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Prides of place as Kenya’s first Sikh Air Force flight Captain

By JOE OMBUOR | Published Sat, April 12th 2014 at 00:00, Updated April 11th 2014 at 21:42 GMT +3
Gurcharan Singh  Chana With founding President Jomo Kenyatta at Kenya Air Force headquaters, Eastleigh. [PHOTOS: JOE OMBUOR/FILE/STANDARD]

By JOE OMBUOR

Kisumu, Kenya: When the Sikh community gathered in Kisumu recently to celebrate 100 years of the existence of the Siri Guru Sing Sabha Gurdwara (Sikh temple) in the lakeside city, the man tending to the musical instruments in the shrine was Captain Gurcharan Singh Chana, a former airline pilot.

Many of his fans were not surprised, having seen him perform not only in temples across the country, but in the company of renowned Indian Ghazal singer, the late Jagjit Singh, popularly referred to as the “Ghazal King” whom from time to time he accompanied for shows overseas.

So close was Chana to the Ghazal maestro who expired in October 2011 in Mumbai, India, that when the government of Prime Minister Manmohan Singh decided to release stamps bearing his image in his honour, Chana was recognised with several complimentary copies for his album.

Indelible achievement

A born musician who started playing the tabla (Indian percussion instrument) at the tender age of six, Chana first interacted with the legendary Jagjit Singh while at the Kenya Air Force (KAF) where he rose to the level of Station Commander.

“I was mesmerised by his stage performance, prompting me to invite him to the Air Force base for a performance. He did not disappoint and from then, our friendship grew and grew. Not only did I join him on stage whenever he was invited to perform locally, I would accompany him to other parts of the world when my busy schedule allowed,” reminisces Captain Chana.

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Like music, Chana’s fascination with flying started early in life to his father’s chagrin.

“His determination to see my music talent flourish was such that he took me to India to play under the watch of Gurus for eight months. He would not hear of my ambition to fly because he believed that flying was synonymous with death,” he says.

“I got a job as a clerk with the National and Grindlays Bank (now Kenya Commercial Bank) after School Certificate and immediately started saving part of the Sh350 monthly salary to realise my dream of doing a flying course. My aim was to get a private pilot’s license,” he adds.

Chana says he paid dearly for his decision to defy his father’s wish and remembers a time he had to run away from home to escape his father’s wrath for trips to Wilson Airport.

He continues: “My father poured his fury on me with a severe beating when I returned after rumours went round that my disappearance was to be announced on the Voice of Kenya radio. It was the most brutal and last beating from my father. As fate would have it, he did not live long after that.”

 President Jomo Kenyatta

“With my father’s death came my freedom to go to Wilson Airport for interviews after I submitted my application for training as a pilot. Royal Air Force instructors subjected me to flight checks after which I was recruited as a trainee officer cadet. I was later to proceed to England for further training at the Royal Air Force,” he says.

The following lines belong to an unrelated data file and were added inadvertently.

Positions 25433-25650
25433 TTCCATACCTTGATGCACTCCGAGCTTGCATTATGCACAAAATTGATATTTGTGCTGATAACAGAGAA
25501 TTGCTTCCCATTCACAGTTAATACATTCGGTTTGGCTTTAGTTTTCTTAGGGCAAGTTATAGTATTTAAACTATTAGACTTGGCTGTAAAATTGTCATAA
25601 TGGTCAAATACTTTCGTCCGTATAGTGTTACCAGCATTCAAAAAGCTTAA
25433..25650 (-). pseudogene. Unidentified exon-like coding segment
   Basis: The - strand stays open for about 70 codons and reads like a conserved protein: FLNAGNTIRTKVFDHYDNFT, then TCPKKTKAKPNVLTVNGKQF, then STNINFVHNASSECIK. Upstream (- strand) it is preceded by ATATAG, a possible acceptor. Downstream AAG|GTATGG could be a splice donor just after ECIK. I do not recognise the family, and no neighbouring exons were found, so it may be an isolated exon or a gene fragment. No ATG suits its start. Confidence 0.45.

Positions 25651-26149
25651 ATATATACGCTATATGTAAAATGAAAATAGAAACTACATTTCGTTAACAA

Chana recalls with pride how he was commissioned on his return to Kenya by President Jomo Kenyatta.

After two decades of a fulfilling career as a fighter pilot, squadron commander and station commander, during which he trained many Air Force pilots, Chana retired from KAF in 1985.

He had retrained pilots after the August 1982 attempted coup d’état and had a brief stint at the Department of Defence as the officer in charge of logistics.

He talks fondly of his days in the Air Force where he left indelible spoors as the first Sikh squadron and station commander.

Pride surging all over his bearded face, Chana recalls how he pulled off what he claims no other Sikh has ever done, leading the President in inspecting a guard of honour.

 Flying experience

“That fete followed in the wake of yet another indelible achievement when I became the first Sikh to be elevated to the rank of Lieutenant Colonel at the Air Force,’’ says Chana.

He moved to Kenya Airways to “broaden” his flying experience, working as a commercial pilot for 24 years before he walked out of the cockpit to “concentrate on tabla music”.

Now retired and into tabla, his pet hobby full time, Chana boasts of having been to all kinds of cockpits, from meteoric jet fighters to the Fokkers and the Boeings.

He was flying Boeing 737 at Kenya Airways by the time he hung up his ‘wings’ for good.

Captain Chana is nostalgic about flying, that he admittedly misses a lot after he reached the mandatory age barrier of 65 years, but what truly warms up his pride are the many destinations he flew to as a commercial pilot with KQ and the sweet memory of his days as squadron and later, station commander at KAF.

The veteran pilot that he is, Captain Chana says he was baffled by the mystery surrounding the disappearance of Malaysian flight MH370 saying: “I never saw anything like it in all my 44 years as a pilot,” he says.

Greatest enemy

“It baffles me that the plane has eluded the attention of the entire world for days,” he says, concern etched all over his brow.

He pinpoints man-made problems as the most likely cause of the plane’s disappearance.

“Man-made problems can be anything from human error, terrorism to pilot suicide. But weather remains the greatest enemy to flying,” he says.

On how he managed to juggle his time between playing tabla and flying, a manifestly strange combination, he says casually: “Both require precision.”


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